Pediatric Dental Health for a Lifetime

Pediatric Dental Health - Happy mother and daughter brushing their teeth

Young children often mimic the actions of parents as an act of adoration. Parents may take advantage of developmental behavior by teaching youngsters good oral hygiene habits from an early age. By learning and imitating good habits while young, children are less likely to suffer poor oral health later in life when learning pediatric dental health.

According to the American Academy of Pediatric Dentistry, tooth decay remains the most common childhood health problem in the United States. Due to the complexities of raising children, parents may not think about how oral hygiene affects overall health.

Good oral health is especially important in expectant mothers, as cavities, gingivitis, loose teeth, and a substandard diet can cause preterm labor. Periodontal disease can also affect the health of an unborn child. Once the baby arrives, parents should monitor the child’s dental development and record each milestone.

Toddlers should undergo their first dental appointment at approximately 12 months of age or six months after the first tooth appears. By consulting with a dentist early in the youngster’s life, parents gain helpful information concerning proper oral care from the onset.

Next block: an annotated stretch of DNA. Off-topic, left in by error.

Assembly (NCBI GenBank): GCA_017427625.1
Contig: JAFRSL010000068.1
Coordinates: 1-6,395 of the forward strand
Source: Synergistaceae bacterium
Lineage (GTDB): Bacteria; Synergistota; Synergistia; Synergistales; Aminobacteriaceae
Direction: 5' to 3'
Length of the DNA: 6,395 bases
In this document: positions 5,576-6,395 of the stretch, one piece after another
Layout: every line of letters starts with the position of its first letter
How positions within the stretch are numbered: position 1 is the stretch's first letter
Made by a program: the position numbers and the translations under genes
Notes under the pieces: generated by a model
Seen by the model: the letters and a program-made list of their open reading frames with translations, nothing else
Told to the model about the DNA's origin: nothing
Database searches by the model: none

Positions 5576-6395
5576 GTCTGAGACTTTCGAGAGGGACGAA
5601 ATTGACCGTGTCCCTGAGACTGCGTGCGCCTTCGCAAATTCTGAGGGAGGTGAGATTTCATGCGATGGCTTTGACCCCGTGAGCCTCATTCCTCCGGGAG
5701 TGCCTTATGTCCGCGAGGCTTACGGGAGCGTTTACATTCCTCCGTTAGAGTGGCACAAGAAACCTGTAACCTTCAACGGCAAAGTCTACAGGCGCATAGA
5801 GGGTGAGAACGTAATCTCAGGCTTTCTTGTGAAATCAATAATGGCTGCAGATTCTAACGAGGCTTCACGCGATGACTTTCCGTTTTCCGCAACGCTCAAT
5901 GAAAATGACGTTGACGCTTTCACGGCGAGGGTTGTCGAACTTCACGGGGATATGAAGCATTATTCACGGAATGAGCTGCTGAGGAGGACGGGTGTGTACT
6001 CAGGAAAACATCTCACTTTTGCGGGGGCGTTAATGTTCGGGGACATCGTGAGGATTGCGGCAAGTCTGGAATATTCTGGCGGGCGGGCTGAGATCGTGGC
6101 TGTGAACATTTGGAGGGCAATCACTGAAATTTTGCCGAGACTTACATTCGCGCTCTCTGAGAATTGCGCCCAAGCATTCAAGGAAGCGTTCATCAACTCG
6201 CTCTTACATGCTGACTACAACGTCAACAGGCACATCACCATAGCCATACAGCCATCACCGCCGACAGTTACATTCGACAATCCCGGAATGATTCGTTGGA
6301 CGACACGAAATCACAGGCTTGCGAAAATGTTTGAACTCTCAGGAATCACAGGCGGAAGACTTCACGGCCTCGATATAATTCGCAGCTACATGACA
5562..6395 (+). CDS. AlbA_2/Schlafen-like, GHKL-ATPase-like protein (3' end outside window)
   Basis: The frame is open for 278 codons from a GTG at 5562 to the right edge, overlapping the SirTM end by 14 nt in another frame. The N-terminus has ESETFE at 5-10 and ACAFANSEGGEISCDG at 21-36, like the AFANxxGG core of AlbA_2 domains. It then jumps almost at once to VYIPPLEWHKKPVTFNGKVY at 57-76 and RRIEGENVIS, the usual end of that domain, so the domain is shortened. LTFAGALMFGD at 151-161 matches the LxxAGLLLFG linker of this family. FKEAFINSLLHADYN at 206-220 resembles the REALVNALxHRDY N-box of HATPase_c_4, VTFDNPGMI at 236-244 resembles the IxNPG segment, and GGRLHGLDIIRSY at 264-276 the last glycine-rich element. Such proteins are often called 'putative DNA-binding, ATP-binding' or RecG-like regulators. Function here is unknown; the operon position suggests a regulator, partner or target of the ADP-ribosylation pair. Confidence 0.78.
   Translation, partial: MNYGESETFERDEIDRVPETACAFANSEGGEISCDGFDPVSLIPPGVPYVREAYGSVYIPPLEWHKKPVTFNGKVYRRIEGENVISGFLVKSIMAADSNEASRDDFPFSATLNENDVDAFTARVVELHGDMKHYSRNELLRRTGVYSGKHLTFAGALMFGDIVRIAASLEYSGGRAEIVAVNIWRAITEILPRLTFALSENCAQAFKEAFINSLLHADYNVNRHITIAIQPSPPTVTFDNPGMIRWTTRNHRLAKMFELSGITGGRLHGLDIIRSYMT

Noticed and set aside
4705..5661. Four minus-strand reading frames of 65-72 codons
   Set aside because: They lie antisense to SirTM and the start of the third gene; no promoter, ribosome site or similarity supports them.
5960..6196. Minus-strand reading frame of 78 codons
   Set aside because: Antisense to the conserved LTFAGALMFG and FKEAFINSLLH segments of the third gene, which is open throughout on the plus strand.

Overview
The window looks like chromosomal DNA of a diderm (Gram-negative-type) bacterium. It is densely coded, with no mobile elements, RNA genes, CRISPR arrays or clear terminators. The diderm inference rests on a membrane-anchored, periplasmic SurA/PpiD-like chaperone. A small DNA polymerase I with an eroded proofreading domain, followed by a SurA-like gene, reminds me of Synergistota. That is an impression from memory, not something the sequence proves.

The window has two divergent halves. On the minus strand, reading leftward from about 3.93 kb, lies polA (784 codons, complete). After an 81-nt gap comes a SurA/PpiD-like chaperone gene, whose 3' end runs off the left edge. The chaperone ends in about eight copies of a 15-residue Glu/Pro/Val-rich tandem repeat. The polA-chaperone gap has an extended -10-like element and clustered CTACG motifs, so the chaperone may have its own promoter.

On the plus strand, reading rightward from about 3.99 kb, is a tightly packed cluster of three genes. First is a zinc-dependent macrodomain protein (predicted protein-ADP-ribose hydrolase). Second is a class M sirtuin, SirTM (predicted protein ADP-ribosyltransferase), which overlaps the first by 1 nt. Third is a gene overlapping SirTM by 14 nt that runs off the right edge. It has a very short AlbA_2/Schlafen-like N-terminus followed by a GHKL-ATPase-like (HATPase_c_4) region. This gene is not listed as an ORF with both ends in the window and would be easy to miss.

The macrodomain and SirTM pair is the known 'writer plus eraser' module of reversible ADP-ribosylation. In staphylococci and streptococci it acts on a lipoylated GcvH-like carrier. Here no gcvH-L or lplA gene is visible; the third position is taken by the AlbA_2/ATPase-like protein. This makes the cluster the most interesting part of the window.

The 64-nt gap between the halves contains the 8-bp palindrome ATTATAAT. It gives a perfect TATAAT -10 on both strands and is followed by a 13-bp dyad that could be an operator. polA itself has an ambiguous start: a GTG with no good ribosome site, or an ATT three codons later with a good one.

Diet and Pediatric Dental Health

Diet directly affects a child’s dental and overall health. Frequent consumption of sweet beverages and foods often cause tooth decay. Consuming sweet beverages and foods before naps and bedtime presents a particular hazard to teeth. The sugars in the substances are not rinsed by saliva and remain on gums and teeth for an extended length of time, as the child sleeps.

If having a bottle before sleep is unavoidable, parents should perform simple oral care before the child falls asleep. Use a soft, moist washcloth or gauze, and gently wipe inside the infant’s mouth. Parents should perform oral care at least twice daily, especially after feedings. This act helps eliminate a food source for potentially harmful bacteria.

Parents may introduce tooth brushing to an infant with the eruption of the first tooth. Choose a soft-bristled brush with a small head and a long handle. Use a wet brush until the baby becomes accustomed to oral care. Later, apply just a tiny amount of toothpaste no bigger than a rice grain. Be sure to rinse or wipe the paste from the child’s mouth.

Moms and dads should continue performing oral care for the infant until they are old enough to manage the toothbrush without assistance. Use a pea-sized dab of fluoridated toothpaste once the child is three years of age. Teach the youngster to brush all sides of the teeth. Supervise the activity until the child can adequately brush all of their teeth.

Teaching children good oral hygiene habits when they are young will help maintain their teeth for a lifetime.